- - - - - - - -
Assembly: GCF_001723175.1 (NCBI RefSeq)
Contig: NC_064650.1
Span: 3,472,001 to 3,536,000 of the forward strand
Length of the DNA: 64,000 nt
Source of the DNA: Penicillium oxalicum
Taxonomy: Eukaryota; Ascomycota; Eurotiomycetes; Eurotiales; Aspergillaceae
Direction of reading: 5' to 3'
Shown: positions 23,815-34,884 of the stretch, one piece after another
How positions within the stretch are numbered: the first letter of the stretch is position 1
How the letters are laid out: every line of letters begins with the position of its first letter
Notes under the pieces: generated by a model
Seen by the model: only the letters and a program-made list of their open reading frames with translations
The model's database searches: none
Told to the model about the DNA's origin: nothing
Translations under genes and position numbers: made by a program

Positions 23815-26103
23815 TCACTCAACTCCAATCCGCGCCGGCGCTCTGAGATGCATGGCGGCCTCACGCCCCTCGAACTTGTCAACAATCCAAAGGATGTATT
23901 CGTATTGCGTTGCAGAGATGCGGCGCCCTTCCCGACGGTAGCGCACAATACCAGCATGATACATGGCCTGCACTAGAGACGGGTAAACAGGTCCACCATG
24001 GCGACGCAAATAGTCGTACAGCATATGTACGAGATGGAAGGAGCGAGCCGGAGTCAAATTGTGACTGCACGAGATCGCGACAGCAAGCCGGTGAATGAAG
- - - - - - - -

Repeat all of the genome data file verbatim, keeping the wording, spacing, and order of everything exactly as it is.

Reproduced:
Assembly: GCF_001723175.1 (NCBI RefSeq)
Contig: NC_064650.1
Span: 3,472,001 to 3,536,000 of the forward strand
Length of the DNA: 64,000 nt
Source of the DNA: Penicillium oxalicum
Taxonomy: Eukaryota; Ascomycota; Eurotiomycetes; Eurotiales; Aspergillaceae
Direction of reading: 5' to 3'
Shown: positions 23,815-34,884 of the stretch, one piece after another
How positions within the stretch are numbered: the first letter of the stretch is position 1
How the letters are laid out: every line of letters begins with the position of its first letter
Notes under the pieces: generated by a model
Seen by the model: only the letters and a program-made list of their open reading frames with translations
The model's database searches: none
Told to the model about the DNA's origin: nothing
Translations under genes and position numbers: made by a program

Positions 23815-26103
23815 TCACTCAACTCCAATCCGCGCCGGCGCTCTGAGATGCATGGCGGCCTCACGCCCCTCGAACTTGTCAACAATCCAAAGGATGTATT
23901 CGTATTGCGTTGCAGAGATGCGGCGCCCTTCCCGACGGTAGCGCACAATACCAGCATGATACATGGCCTGCACTAGAGACGGGTAAACAGGTCCACCATG
24001 GCGACGCAAATAGTCGTACAGCATATGTACGAGATGGAAGGAGCGAGCCGGAGTCAAATTGTGACTGCACGAGATCGCGACAGCAAGCCGGTGAATGAAG